A.I. (with­out human inter­ven­tion)

If you had been fol­low­ing this site for any amount of years or from the begin­ning then you know there has always been a sec­tion for those things of a tech­ni­cal nature which we get lit­tle infor­ma­tion on. As a pre­view of the story you are about to read form Zero­hedge I think it would be a good idea to review some sto­ries I have posted in the past and shortly after my site was hacked. I’m not say­ing some­one was attempt­ing to sup­press the story to every­one! No by all means, just to some of us.

The one that tops the list for me is Rat brain!

I posted this story more than 10 years ago where do you think this research is now?

A Uni­ver­sity of Florida sci­en­tist has cre­ated a liv­ing “brain” of cul­tured rat cells that now con­trols an F-​22 fighter jet flight sim­u­la­tor. An elec­trode grid was placed at the bot­tom of a glass dish and then cov­ered with rat neu­rons. This grad­u­ally formed a neural net­work — a brain. The research could lead to tiny, brain-​controlled pros­thetic devices and/​or unmanned air­planes flown by liv­ing com­put­ers. (Unmanned air­planes flown by liv­ing computers.)

Check the chill­ing con­nec­tion to the Movie Matrix



And there is no need for it to be a rats brain, remem­ber (this was also poster then hacked)

Sci­en­tists Cre­ate First Syn­thetic Cell

This has to be about a 5 year old story!

You can find the lat­est sto­ries I’ve poster that have not yet been touch under Tech Talk. It not much now but it could get you to research for yourself.

From Zero­hedge

Start­ing a mil­i­tary AI arms race is a bad idea,” an open let­ter pre­sented at the Inter­na­tional Joint Con­fer­ence on Arti­fi­cial Intel­li­gence in Buenos Aries and signed by such lumi­nar­ies as Stephen Hawk­ing and Elon Musk says.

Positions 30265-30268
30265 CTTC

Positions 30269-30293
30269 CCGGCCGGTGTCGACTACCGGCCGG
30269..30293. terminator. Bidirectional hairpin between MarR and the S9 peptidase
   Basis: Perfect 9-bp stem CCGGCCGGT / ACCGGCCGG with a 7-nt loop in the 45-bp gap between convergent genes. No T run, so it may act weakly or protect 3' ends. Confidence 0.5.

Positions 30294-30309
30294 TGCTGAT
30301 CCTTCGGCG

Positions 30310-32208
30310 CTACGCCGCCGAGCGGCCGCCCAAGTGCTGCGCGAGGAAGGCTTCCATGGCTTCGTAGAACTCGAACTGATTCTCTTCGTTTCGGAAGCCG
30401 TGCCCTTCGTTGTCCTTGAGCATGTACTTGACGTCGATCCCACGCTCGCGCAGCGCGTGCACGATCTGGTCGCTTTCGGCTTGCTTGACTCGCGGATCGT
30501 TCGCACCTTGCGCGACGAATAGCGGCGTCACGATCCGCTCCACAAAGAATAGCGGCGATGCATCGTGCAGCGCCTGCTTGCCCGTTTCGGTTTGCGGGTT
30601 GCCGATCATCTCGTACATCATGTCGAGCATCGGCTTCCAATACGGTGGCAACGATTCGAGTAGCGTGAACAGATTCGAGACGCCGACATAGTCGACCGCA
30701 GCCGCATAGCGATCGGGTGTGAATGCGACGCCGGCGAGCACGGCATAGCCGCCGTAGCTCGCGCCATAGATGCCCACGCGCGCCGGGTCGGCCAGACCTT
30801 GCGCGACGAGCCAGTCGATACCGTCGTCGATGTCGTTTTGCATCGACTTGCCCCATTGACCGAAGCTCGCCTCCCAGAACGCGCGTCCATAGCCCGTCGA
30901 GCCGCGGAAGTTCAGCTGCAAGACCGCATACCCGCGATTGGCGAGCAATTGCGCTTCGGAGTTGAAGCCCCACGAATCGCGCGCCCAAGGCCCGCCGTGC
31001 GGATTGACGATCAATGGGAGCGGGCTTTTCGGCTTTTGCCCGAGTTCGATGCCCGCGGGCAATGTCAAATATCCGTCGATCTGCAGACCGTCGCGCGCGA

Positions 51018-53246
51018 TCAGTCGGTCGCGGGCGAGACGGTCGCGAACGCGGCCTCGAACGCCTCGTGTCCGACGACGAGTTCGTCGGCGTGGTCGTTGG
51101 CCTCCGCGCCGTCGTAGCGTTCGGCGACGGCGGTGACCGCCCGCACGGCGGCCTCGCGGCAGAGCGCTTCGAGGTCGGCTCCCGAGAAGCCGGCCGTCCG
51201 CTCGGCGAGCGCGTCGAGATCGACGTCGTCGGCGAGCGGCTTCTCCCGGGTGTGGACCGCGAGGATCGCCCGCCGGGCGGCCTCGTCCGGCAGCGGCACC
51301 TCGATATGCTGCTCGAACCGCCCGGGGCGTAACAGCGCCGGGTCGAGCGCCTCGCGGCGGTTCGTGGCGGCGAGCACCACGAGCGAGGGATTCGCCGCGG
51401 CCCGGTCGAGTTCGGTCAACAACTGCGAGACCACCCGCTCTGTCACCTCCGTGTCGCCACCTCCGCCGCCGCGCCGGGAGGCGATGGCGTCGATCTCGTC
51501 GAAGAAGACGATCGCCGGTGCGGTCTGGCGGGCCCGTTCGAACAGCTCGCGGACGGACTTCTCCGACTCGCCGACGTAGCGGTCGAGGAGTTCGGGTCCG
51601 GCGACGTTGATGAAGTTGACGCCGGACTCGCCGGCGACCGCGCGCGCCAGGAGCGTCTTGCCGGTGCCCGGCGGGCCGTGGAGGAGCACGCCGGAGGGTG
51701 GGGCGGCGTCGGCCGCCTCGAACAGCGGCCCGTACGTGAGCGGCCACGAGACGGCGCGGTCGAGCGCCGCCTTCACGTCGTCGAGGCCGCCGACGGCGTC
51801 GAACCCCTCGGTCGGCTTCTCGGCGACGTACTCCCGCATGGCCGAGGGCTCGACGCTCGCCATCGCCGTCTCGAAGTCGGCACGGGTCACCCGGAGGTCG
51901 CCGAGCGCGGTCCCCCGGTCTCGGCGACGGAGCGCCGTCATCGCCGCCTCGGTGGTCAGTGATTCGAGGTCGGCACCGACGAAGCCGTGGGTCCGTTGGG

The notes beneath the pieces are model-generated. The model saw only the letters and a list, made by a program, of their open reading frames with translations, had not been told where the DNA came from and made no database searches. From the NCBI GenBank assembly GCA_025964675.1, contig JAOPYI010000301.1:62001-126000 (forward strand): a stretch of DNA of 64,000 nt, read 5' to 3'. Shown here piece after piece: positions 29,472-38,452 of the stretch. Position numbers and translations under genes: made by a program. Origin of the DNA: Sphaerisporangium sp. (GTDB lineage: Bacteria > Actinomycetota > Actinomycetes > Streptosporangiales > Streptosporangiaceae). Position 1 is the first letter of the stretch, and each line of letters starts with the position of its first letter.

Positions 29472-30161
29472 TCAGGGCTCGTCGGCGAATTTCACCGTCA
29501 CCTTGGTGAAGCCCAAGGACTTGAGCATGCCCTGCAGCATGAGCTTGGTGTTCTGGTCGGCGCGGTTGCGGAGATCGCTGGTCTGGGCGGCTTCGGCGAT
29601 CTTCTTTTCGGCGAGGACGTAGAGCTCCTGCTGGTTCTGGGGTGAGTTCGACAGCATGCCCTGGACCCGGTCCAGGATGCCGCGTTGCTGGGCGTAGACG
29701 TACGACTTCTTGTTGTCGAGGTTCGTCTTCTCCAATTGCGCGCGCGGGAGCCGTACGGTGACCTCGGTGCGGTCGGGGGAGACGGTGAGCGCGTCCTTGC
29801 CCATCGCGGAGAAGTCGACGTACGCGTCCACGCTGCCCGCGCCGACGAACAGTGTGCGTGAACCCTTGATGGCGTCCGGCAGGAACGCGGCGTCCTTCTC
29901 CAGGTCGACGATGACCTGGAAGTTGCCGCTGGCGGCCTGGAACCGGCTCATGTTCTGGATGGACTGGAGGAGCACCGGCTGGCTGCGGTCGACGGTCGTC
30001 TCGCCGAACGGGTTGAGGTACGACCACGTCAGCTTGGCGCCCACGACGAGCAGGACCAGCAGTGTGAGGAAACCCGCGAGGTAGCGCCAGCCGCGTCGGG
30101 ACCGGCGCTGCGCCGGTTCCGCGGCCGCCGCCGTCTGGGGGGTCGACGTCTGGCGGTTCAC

The let­ter looks to be an effort to dis­suade gov­ern­ments from devel­op­ing weapons sys­tems with offen­sive capa­bil­i­ties that can oper­ate “with­out human inter­ven­tion.” The plea comes as the world begins to ask tough ques­tions about AI amid fright­en­ing por­tray­als in cin­ema (Ex Machina) and real world (if rudi­men­tary) efforts to build killer robots rem­i­nis­cent of the T-​1 terminator.

Although the let­ter notes that the world’s top AI researchers have no inter­est in unleash­ing Skynet, that’s pre­cisely what will hap­pen once an enter­pris­ing nation kicks off the “inevitable” AI arms race, experts say. Once these weapons find their way to the bat­tle­field, the let­ter con­tin­ues, it would then be only a mat­ter of time before they hit the black mar­ket, at which point they would wind up in the hands of ter­ror­ists and all sorts of other unsa­vory indi­vid­u­als includ­ing dic­ta­tors and tribal warlords.

Ulti­mately, the note is a call to action and sug­gests a ban on “offen­sive autonomous weapons.”

The authors cite sim­i­lar inter­na­tional agree­ments on chem­i­cal and bio­log­i­cal weapons, space nukes, and lasers that blind peo­ple. But for every­one out there who enjoys a good drone strike deba­cle every now and again, don’t worry because the sig­na­to­ries (which also include Steve Woz­niak and Noam Chom­sky) are just fine with real-​life Car­rie Math­isons incin­er­at­ing “ter­ror­ists” from the stratos­phere (just for­get about the occa­sional col­lat­eral damage).